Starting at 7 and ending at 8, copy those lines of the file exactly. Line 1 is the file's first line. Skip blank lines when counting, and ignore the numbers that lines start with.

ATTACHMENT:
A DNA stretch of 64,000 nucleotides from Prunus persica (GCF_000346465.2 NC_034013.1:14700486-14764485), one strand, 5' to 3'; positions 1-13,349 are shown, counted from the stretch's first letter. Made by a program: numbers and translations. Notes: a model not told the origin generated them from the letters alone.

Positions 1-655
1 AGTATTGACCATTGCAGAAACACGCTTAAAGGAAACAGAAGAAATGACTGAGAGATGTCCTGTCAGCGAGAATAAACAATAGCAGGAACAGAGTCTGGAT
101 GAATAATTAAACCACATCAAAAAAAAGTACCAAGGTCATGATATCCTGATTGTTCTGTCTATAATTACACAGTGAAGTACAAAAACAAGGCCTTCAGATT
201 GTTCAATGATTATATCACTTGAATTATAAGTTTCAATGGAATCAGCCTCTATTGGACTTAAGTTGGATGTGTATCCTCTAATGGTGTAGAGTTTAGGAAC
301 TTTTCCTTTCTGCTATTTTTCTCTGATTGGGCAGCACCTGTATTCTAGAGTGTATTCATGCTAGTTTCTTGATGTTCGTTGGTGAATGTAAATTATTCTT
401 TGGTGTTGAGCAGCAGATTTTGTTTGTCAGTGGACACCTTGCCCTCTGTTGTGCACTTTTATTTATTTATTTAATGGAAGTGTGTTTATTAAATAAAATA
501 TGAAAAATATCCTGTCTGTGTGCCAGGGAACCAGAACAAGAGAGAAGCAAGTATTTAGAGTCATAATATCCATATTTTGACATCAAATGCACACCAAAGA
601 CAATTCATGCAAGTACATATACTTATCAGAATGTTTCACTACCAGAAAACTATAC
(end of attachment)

401 TGGTGTTGAGCAGCAGATTTTGTTTGTCAGTGGACACCTTGCCCTCTGTTGTGCACTTTTATTTATTTATTTAATGGAAGTGTGTTTATTAAATAAAATA
501 TGAAAAATATCCTGTCTGTGTGCCAGGGAACCAGAACAAGAGAGAAGCAAGTATTTAGAGTCATAATATCCATATTTTGACATCAAATGCACACCAAAGA